A. t-Butyl phenyl carbonate. In a 2-l. round-bottomed flask fitted with thermometer, dropping funnel, and mechanical stirrer are placed 248 g. (3.35 moles) of t-butyl alcohol, 430 g. (3.33 moles) of quinoline, and 500 ml. of methylene dichloride (Note 1). The solution is stirred while 520 g. (3.32 moles) of phenyl chloroformate (Note 2) is added dropwise over a period of 4 hours. During the addition the temperature is maintained at 28–31° (Note 3) by cooling the flask, as needed, by a stream of tap water. The solution is allowed to stand overnight and is then treated with 800 ml. of water to dissolve the precipitated quinoline hydrochloride (Note 4). The mixture is shaken well in a separatory funnel; the organic layer is separated and washed with two 200-ml. portions of water and three or four 200-ml. portions of 5% hydrochloric acid. After the extract has dried over anhydrous magnesium sulfate for 5 hours, the solvent is removed by distillation, a water aspirator being used to remove the last portions of the methylene dichloride. Distillation of the residue from a 1-l. Claisen flask by means of an air bath maintained at 125–135° gives 460–495 g. (71–76%) (Note 5) of a colorless oil, b.p. 74–78° (0.5 mm.), n24D 1.4832. This product is sufficiently pure for use in the preparation below.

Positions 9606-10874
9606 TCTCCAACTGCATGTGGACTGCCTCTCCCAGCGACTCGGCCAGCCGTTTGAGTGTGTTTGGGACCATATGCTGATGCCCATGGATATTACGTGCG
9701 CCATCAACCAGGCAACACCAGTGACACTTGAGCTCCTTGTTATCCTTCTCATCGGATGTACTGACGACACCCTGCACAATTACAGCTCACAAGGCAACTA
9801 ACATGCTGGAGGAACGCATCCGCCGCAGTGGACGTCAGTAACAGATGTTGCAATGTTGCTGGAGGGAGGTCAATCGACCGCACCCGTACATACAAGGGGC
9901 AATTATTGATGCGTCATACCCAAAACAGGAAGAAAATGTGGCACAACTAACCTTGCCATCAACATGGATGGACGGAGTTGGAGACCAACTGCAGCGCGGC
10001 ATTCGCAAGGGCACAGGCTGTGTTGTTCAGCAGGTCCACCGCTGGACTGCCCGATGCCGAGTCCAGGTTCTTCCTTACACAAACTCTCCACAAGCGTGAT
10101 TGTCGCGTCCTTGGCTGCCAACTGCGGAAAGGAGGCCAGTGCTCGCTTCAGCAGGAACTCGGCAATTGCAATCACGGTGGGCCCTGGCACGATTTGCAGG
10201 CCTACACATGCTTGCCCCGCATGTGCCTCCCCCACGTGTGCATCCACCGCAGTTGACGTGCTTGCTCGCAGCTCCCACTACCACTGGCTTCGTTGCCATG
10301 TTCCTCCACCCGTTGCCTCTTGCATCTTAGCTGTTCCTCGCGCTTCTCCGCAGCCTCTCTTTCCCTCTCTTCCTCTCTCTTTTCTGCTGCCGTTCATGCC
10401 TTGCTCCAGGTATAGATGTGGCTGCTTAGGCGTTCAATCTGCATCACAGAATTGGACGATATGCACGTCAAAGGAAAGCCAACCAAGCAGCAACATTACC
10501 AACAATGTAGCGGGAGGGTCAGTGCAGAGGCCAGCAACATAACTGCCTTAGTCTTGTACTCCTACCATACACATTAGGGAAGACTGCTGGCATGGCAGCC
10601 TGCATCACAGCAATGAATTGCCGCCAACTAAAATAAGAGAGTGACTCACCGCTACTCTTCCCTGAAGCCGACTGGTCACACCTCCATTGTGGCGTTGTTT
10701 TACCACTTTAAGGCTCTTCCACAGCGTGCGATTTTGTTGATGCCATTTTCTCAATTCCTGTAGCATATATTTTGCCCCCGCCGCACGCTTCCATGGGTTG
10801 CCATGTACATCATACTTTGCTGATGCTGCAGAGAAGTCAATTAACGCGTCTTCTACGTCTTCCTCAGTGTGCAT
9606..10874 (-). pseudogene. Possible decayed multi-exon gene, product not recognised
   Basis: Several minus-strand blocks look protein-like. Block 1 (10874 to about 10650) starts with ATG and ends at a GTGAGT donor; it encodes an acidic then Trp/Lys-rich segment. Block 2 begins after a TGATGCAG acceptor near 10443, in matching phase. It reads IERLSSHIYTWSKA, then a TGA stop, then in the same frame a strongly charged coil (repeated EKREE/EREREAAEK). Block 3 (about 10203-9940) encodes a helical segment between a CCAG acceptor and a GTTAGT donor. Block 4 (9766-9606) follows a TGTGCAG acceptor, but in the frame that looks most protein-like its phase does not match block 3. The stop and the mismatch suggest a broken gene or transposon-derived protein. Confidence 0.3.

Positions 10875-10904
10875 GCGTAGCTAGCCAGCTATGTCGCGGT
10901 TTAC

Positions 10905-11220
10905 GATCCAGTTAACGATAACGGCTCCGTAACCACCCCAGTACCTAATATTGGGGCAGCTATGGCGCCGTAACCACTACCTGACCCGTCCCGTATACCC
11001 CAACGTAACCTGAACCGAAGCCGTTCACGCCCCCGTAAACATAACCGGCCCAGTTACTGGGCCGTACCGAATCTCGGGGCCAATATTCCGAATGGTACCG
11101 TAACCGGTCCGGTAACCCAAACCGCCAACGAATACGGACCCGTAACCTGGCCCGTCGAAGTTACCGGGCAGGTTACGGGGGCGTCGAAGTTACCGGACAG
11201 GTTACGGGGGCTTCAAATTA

B. t-Butyl carbazate. In a 1-l. Erlenmeyer flask are placed 388.4 g. (2.0 moles) of phenyl t-butyl carbonate and 120.2 g. (2.4 moles) of a 64% hydrazine solution (Note 6). The mixture is swirled by hand and heated on a hot plate. When the internal temperature reaches 75–80°, it then rises rapidly and spontaneously to 104–110°, the two layers forming a clear solution. The solution is allowed to cool overnight. The mixture is then diluted with 500 ml. of ether and transferred to a separatory funnel in which it is shaken vigorously for about 10 minutes with a solution prepared from 160 g. (4.0 moles) of sodium hydroxide and 1.2 l. of water. The resulting two layers are placed in a 2-l. continuous extractor and extracted for 48 hours with ether. The ether solution is dried over magnesium sulfate, and the ether is removed by distillation from a water bath. The last portions of ether are removed with the aid of a water aspirator. The residual oil is then distilled using a Claisen flask with an air bath maintained at 115–125°. After 1 or 2 drops of fore-run the carbazate is collected at 61–65° (1.2 mm.), n24D 1.4518. The yield is 235–256 g. (89–97%) (Note 7).